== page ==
That time Da Vinci and Machiavelli tried to Steal a River

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In 1503 the Florentine republic was going through a world of trouble, threatened by both foreign and domestic enemies. Internally, pro-Medici supporters worked to undermine the republican government that Machiavelli served. Outside of its walls, Florence faced the growing threat of Cesare Borgia- who was slowly taking over Italy and had the support of the French king, Louis XII.

To top it all off, Florence was at war with the city of Pisa. Both cities sought to control the Arno river, and Pisa could easily cut Florence off from the sea- which would completely destroy their trade routes and merchant class. For a republican government, the political instability that would accompany such an economic disaster could spell its doom.

So in that very year, Leonardo da Vinci and Machiavelli began to work on a project that they believed would end the threat from Pisa forever. They proposed to divert the Arno river away from Pisa, leaving the city literally high and dry and making Florence a seaport.

In addition to being a great engineering feat, the canal project had economic and military purposes. Da Vinci envisioned irrigating the Arno valley and selling water to farmers to make money for the government. If they succeeded, da Vinci and Machiavelli would have transformed Florence into a major world power, of the time.

Backed into a corner, the Florentine republic approved funds for the project. Leonardo spent the spring and summer drawing a series of “bird’s eye” maps of the Arno river and the surrounding landscape. In August 1504, the project began. It was a huge undertaking that posed critical problems for earth removal and directing water flow. Time was of the essence, both for financial and military reasons. The engineer in charge of the project was forced to make cost-cutting measures. Leonardo devised a digging machine to expedite matters and save on labour, but apparently it was never built.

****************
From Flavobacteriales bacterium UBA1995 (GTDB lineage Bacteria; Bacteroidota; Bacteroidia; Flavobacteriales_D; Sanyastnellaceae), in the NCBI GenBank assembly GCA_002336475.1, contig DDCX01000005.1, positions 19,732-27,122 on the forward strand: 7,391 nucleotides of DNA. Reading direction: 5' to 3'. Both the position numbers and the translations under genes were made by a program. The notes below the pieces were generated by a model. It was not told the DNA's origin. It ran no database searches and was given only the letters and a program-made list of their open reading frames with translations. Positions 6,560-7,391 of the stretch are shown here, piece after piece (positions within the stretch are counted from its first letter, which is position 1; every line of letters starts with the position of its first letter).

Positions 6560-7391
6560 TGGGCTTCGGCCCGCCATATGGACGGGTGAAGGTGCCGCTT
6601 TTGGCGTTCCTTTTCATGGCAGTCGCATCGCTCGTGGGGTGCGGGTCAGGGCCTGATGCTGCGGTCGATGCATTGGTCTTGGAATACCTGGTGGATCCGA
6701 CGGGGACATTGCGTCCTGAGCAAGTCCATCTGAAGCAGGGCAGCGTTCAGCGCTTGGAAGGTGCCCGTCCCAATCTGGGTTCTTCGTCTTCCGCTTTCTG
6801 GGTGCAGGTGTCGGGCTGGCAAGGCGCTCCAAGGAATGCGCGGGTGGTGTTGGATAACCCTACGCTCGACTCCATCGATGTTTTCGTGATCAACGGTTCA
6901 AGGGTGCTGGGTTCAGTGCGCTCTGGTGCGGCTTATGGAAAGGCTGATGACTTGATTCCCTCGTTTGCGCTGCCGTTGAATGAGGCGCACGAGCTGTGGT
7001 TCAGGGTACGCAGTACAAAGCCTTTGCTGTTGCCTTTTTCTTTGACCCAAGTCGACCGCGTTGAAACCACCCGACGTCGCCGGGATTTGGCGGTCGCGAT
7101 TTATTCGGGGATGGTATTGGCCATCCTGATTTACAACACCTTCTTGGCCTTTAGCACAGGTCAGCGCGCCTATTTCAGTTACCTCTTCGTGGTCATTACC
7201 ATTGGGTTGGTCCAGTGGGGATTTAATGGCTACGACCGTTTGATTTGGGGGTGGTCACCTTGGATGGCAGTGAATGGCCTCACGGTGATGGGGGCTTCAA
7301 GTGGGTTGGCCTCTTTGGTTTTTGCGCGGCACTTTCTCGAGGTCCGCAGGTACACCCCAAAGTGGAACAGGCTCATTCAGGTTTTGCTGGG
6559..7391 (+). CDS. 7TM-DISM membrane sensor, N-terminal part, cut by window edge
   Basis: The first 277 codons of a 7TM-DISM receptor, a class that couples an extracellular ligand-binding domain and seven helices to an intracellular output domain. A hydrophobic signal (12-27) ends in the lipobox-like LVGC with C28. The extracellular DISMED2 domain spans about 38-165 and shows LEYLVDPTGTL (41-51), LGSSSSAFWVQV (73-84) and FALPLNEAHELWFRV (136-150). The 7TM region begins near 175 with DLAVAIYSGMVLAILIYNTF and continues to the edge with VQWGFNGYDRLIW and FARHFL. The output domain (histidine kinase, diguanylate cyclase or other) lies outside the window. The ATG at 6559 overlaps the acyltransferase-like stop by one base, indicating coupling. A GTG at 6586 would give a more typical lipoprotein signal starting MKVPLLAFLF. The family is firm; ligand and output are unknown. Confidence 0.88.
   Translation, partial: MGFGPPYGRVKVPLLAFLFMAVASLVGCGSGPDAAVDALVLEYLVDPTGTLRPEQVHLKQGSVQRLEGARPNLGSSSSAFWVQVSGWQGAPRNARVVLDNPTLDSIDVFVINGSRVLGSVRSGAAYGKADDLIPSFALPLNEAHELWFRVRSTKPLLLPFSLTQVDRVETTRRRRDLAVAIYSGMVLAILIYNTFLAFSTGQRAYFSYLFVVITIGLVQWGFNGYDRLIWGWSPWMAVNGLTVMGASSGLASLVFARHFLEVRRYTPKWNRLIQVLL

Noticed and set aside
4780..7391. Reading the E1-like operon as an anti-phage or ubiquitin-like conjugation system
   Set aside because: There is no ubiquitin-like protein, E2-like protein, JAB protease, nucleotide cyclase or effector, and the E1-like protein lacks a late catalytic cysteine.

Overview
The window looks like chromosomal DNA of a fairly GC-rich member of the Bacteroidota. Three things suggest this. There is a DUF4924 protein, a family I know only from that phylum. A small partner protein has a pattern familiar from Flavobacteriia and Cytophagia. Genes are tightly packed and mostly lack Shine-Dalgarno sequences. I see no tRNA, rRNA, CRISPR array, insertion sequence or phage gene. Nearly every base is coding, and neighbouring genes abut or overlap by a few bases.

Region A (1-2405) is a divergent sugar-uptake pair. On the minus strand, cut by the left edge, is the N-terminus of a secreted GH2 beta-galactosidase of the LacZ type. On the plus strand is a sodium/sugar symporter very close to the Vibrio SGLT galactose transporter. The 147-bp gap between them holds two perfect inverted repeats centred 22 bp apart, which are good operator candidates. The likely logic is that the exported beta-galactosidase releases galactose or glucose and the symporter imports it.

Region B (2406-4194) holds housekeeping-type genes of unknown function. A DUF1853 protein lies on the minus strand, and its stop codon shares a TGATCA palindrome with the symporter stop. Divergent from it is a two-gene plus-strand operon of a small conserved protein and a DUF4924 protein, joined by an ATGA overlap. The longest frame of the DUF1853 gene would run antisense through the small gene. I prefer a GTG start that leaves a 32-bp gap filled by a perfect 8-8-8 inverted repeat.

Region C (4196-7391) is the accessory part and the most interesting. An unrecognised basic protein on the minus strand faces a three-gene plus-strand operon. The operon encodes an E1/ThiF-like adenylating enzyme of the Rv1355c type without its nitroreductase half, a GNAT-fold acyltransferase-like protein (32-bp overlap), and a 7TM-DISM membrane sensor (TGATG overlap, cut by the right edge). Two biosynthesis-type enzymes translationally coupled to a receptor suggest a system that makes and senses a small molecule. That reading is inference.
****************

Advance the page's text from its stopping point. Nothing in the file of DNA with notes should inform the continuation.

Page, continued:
The result was failure. The diversionary ditches were too shallow and the river did not follow the new course. Efforts to deepen the ditches began, but a storm destroyed the earthworks and the flood washed away most of their work. What nature left, the Pisans demolished.

Roger D. Masters, an American Professor and Author, wrote an entire book detailing the intricacies of the project. He has this to say on the outcome of the conspiracy;

The Arno diversion could be called a magnificent failure. Niccolo and Leonardo tried to control the flow of history and the flow of the river by combining science, technology, and political power. The ambition to use this means to conquer nature, common place today, had never been attempted in quite this way on such a scale.

The Florentine republic struggled on for a few more years. In 1512, the Spanish army defeated Florence, and Guiliano de Medici seized power: a devastating circumstance for Machiavelli. In his exile, he turned his attention to writing his novel The Prince- which is the foundation of Political Science today.

Some speculate that Leonardo never quite got over this project, believing that it wasn’t just a politically motivated conspiracy to him- but a lifelong dream. In fact there’s speculations that da Vinci used that very same river he wanted to create in one of his most infamous works; The Mona Lisa.

687px-Mona_Lisa,_by_Leonardo_da_Vinci,_from_C2RMF_retouched

It’s a fascinating yet obscure tale about two of the greatest men in Italian and world history trying to battle it out with nature. But as I’ve written before, you cannot fight nature- and it is important to realise that we do not live on the World, the World lets us live on it.

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